ST. GEORGE — St. George residents joined nationwide protests asking state representatives to “vote yes” to the articles of impeachment against President Donald Trump.
Nearly 200 protestors lined both sides of St. George Boulevard outside of Rep. Chris Stewart’s Southern Utah office Tuesday night as temperatures dropped into the 30s. Stewart has previously spoken out against the impeachment hearings and in favor of the president.
Participants brandished signs with a number of sayings, but the sentiment remained the same: vote yes to the articles of impeachment. The protestors went a step further, however, adding that if the articles of impeachment are passed, they are looking for the Senate to issue an indictment for conviction.
Michelle Peot, a member of the Washington County Democratic Party of Utah, organized the event to show local support during a national movement to persuade representatives to vote for the impeachment of the president.
Peot told St. George News there are a number of reasons why she and many others believe the president should be impeached, but one of the biggest is his alleged abuse of executive power, violation of the title of nobility clause under the United States Constitution, and recent actions that have obstructed Congress as they investigate claims made against him.
There had been a pending impeachment rally based on when the House of Representatives was set to vote on the articles, but that date was up in the air. Peot said when she realized there wouldn’t be a local event, she jumped into action, putting the event together in a matter of days, feeling that it was important for Southern Utah to be involved.
“I feel like we’re at a turning point in our democracy right now, and it was really important that Southern Utah speak out,” she said.
Living in a traditionally Republican state, Peot said residents with opposing viewpoints often band together to create their own community and network of support. Unlike other, more Democratic states, she said, the demographic of the protestors in the area is older residents.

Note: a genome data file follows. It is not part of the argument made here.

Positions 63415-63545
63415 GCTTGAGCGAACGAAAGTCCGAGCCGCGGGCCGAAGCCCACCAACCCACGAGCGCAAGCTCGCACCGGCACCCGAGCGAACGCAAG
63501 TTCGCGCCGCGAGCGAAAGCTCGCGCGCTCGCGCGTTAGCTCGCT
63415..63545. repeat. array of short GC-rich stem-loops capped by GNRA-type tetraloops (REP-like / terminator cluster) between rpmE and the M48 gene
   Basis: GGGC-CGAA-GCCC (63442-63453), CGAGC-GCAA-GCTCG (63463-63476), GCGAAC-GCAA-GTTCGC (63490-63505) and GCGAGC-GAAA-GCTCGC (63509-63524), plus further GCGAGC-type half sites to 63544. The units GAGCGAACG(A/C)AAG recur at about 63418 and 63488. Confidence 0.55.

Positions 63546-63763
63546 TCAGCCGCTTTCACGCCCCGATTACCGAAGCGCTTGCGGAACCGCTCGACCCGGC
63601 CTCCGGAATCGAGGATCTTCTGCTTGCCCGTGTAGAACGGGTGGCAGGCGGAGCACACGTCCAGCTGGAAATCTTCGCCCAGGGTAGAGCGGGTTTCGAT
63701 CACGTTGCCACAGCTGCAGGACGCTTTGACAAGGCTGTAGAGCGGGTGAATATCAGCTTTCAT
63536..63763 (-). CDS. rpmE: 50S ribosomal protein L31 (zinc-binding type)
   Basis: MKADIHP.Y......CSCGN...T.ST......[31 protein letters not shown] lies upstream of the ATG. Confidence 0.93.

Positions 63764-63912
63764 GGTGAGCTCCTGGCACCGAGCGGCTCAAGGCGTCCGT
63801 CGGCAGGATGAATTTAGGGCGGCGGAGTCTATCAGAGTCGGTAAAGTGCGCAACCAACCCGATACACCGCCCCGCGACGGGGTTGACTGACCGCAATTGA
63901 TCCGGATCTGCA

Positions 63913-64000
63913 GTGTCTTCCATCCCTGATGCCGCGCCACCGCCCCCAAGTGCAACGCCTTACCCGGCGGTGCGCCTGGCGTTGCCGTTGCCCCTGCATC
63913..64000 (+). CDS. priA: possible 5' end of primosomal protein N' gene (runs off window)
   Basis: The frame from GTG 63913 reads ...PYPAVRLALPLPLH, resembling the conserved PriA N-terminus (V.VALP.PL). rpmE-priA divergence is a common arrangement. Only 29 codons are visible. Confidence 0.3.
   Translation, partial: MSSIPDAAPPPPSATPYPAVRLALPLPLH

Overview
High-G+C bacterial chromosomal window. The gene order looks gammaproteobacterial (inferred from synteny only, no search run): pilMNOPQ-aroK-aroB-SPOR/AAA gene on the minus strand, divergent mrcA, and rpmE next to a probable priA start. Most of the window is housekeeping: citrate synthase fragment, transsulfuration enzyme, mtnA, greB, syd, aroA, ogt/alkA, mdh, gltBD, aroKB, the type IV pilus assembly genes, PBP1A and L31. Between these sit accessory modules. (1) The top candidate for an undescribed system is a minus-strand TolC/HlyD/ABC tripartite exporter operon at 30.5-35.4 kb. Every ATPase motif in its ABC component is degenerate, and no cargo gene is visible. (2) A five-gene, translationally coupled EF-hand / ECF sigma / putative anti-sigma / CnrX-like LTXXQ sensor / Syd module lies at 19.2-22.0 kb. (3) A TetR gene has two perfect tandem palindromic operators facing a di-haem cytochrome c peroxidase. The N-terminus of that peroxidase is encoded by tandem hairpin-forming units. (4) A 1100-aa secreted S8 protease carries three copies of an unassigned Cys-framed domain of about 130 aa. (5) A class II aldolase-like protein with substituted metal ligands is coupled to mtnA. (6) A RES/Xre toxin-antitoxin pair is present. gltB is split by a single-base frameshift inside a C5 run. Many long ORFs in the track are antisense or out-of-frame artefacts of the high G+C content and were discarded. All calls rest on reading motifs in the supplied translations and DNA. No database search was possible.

Leading up to the event, Peot said she had not heard anything about potential counter protests, and in previous rallies she’s attended there has been little, if any, opposition.
“I think people are fairly respectful here,” she said. “We have a no-violence, no-harassment rule within our own group, so I don’t expect to see it.”
St. George resident Ty Empey joined the protest as the dissenting opinion, hopping into a group of protestors with “Trump 2020” written in green marker across poster board. Empey told St. George News he decided to attend the protest to give a different perspective and start a constructive conversation.
The president has done a lot of good for the country, he said, by imposing tariffs that have positively impacted the economy, for example. The impeachment process is not legitimate, Empey argued, and citizens and lawmakers backing its approval are wasting resources.
Overall, he said, he would like to see the same people calling for Trump’s impeachment to focus on more important and relevant battles, such as the opioid crisis, adding that — as someone who works with people struggling with addiction — resources are being held up as more and more attention is placed on the impeachment proceedings.
“I love everybody,” Empey said. “I love all these people. I’m just out here having fun.”
Tuesday evening the House Rules Committee announced there will be six hours of debate Wednesday regarding the impeachment inquiry, but Republican lawmakers have put forward an amendment to extend that time to 12 hours.
If impeachment efforts are successful, Trump would be the third president in American history to be impeached.
“I think it’s really important for people to be engaged in this moment,” Peot said. “This could determine what happens with our democracy. … It’s important that people understand the gravity of the situation. No one is above the law.”
Trump stands accused of pressuring Ukrainian officials to release potentially damaging information on Joe Biden, who is a main contender for the 2020 presidential election, and his son Hunter, by withholding military aid. Following weeks of debate, the House Judiciary Committee passed formal impeachment charges on Dec. 13.
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